hero6

Next up was Michael Kaschalk (Head of Effects ) and Effects Production Supervisor Nathan Curtis talked about how “BIG HERO 6″ was one of the most challenging projects to date. Viewers usually think of visual effects as things like fire, rain, snow, water, etc. but in Disney films, visual effects include “magic” and to create Disney magic, the special effects teams needed to “capture the essence of the character”. Using a new program they developed called Hyperion, the team was able to create incredible special effects. Sharing information about the Microbots, which are a big signature effect in the movie, the team shared the extensive research in architecture and structural designing involved to make the Microbots come alive in a variety of forms. The visual effects in “BIG HERO 6″ from the Microbots to the fire-breathing suit worn by Fred and the 7 fight scenes, will once again place Disney is the top spot with visual effects.

Screenwriter Robert Baird and Head of Story Paul Briggs talked about how long it takes to put together a story. “Story teams are made up of directors, producers, and story people to build a story.” “BIG HERO 6″ “took 4 to 5 years to develop a good story”. Viewers don’t realize the number of sequences and in turn drawings that go into making a movie. Discovering how “BIG HERO 6″ had over 30 sequences, with one sequence having 1000 drawings gave me an idea of the enormous amount of hard work and time involved.

hero7

Production Designer Paul Felix and members of the visual development team shared artistic design choices and all the research that went into the creation of San Fransokyo and the unique character designs of “”BIG HERO 6″. The idea of combining San Francisco and Toyko was a perfect blend because of the differences in artistic designs in each. San Francisco has the old Victorian homes and Toyko has the modern architecture (any building over 30 years is considered old and demolished). “San Fransokyo was born and set in the near future which allowed for people to be people” and the combination of the two worlds gives it the perfect setting.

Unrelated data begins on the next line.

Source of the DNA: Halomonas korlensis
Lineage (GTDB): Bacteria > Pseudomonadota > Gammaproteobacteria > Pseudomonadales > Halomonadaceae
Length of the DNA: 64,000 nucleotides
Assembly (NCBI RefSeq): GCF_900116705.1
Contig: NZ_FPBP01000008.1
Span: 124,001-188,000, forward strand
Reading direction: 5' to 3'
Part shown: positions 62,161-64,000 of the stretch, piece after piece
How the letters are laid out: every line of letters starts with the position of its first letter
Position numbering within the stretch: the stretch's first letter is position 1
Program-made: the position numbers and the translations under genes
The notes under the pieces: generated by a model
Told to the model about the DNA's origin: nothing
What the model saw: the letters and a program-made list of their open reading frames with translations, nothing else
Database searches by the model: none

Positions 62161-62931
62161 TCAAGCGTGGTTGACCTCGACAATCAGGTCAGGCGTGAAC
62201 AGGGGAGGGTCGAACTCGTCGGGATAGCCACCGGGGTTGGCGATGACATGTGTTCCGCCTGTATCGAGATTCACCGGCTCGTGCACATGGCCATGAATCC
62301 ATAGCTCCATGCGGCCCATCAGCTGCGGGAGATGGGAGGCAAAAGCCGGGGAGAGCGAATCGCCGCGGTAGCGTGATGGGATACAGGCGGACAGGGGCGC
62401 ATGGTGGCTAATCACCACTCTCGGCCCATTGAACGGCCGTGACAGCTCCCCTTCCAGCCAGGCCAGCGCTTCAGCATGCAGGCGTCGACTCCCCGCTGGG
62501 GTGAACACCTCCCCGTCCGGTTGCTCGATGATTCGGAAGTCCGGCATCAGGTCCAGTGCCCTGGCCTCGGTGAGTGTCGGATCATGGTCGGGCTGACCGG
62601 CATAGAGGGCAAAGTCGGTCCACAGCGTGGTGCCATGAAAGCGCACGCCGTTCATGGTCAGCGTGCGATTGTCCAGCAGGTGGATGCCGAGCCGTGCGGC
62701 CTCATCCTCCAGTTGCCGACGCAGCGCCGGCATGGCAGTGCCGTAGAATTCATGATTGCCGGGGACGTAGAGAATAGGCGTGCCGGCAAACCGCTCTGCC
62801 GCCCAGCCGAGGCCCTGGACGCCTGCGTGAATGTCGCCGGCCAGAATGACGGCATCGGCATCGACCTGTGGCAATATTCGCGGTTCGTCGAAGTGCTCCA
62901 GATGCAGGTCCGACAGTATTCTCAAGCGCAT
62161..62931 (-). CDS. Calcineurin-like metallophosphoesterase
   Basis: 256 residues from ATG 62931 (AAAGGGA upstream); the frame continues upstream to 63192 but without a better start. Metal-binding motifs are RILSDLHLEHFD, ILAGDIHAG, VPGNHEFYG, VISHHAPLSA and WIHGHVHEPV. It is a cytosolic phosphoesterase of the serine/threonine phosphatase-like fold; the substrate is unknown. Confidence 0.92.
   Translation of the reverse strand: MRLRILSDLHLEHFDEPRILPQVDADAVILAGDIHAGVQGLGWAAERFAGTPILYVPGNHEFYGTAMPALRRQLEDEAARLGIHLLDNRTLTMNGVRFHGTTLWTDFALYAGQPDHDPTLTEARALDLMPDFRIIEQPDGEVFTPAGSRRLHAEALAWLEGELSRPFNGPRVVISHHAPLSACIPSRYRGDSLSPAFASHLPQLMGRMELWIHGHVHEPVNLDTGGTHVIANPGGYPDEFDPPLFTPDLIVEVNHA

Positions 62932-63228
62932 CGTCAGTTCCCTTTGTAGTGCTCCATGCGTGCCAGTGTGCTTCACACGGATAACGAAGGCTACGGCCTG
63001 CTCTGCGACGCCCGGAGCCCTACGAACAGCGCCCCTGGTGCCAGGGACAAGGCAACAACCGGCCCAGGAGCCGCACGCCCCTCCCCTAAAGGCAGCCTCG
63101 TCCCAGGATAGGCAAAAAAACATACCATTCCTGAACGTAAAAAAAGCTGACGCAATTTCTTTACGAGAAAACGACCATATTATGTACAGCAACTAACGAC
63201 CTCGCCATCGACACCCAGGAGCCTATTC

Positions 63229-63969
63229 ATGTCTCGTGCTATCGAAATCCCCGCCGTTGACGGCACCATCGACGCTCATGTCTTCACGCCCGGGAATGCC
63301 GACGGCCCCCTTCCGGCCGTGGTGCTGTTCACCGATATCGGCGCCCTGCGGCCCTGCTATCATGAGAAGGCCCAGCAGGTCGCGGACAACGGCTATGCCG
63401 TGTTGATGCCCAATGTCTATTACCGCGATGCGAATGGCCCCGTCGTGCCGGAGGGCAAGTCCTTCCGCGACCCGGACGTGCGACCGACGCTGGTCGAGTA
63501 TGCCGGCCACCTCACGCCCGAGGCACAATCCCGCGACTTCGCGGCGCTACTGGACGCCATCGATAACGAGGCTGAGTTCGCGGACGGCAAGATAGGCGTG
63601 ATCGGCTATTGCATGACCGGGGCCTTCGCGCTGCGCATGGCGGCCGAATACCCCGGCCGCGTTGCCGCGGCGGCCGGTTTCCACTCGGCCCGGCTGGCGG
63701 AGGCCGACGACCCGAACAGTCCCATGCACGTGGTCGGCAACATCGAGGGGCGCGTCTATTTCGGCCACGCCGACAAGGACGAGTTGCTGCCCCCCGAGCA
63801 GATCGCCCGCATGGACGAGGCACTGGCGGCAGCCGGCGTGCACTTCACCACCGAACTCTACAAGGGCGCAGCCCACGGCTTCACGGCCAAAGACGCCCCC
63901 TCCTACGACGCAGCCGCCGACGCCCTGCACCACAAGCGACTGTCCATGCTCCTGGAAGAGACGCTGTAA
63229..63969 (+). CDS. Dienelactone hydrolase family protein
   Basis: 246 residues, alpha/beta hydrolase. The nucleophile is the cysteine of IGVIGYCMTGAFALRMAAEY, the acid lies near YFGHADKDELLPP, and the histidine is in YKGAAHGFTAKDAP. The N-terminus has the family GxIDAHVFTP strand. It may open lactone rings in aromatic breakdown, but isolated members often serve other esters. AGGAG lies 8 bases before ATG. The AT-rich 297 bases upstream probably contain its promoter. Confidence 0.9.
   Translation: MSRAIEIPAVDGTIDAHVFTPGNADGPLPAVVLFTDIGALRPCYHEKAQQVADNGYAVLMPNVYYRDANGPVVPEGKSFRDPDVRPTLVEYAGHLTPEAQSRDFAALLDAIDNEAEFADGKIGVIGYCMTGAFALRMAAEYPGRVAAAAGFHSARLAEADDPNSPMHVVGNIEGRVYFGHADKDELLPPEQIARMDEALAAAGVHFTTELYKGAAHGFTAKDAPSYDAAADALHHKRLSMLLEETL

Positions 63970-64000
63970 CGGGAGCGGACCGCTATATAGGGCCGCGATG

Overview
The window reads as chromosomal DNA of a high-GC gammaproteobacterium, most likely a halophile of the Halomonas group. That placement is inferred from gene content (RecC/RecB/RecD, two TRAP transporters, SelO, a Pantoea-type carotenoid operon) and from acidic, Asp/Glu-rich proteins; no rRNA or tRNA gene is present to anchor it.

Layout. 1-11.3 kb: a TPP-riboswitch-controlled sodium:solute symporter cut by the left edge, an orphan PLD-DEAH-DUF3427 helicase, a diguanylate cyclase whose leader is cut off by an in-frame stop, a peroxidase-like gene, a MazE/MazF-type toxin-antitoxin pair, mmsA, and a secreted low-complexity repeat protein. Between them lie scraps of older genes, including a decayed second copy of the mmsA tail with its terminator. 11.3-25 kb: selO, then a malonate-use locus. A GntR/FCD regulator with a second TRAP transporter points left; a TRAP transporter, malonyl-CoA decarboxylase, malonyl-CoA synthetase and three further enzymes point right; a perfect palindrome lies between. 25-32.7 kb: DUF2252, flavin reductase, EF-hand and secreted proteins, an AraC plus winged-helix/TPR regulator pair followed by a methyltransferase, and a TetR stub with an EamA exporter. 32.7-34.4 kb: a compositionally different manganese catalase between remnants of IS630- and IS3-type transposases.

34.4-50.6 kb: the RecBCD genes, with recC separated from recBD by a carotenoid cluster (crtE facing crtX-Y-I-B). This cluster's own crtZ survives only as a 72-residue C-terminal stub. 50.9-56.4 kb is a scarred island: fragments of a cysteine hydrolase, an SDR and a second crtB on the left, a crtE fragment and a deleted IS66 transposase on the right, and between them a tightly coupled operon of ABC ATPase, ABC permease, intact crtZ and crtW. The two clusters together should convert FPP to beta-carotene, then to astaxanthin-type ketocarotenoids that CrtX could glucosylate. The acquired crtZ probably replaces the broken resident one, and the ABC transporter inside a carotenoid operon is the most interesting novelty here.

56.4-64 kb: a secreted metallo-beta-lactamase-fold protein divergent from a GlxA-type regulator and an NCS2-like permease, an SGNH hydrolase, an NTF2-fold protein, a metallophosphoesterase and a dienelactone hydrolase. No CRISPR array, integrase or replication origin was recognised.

Part of the process involved researching the robotics world to find Baymax. Hall spent some time with researchers at Carnegie Mellon. “We had some really great conversations about robots in pop culture,” says Hall. “And I learned that they were actually researching soft robotics, including this vinyl arm that was inflatable and non- threatening. It could do simple things like brush somebody’s teeth, but the possibilities were endless.”

Not only did Hall like the idea of a soft non-threatening robot, he liked what it could become. “A big part of this movie is that Hiro turns this compassionate nurse robot into a meched-out warrior with some dangerous consequences at stake.”

hero8

Filmmakers decided to set their action-packed story in an all-new world that embraced the Japanese influences, but provided a fresh setting unlike anything audiences had ever seen. “I thought about San Francisco,” says Hall, “which is cool, but I thought ‘What if it was San Francisco mashed up with Tokyo.’ It felt more interesting as a setting—more playful and exotic. It was something we could create. And the visual possibilities of those two cities—which are pretty different aesthetically—mashed together felt like a really cool place to set the story.”

Conli says that the film’s setting wasn’t the filmmakers’ only twist on the Marvel series. “The original source material gave us six very interesting and brilliant kids that we could explore,” he says. “And because we decided to take it into a heightened world, we were able to reinvent the characters for today’s audiences.”

Inspired by the Marvel comics of the same name, and featuring breathtaking action with all the heart and humor audiences expect from Walt Disney Animation Studios, “Big Hero 6” hits theaters in 3D on Nov. 7, 2014.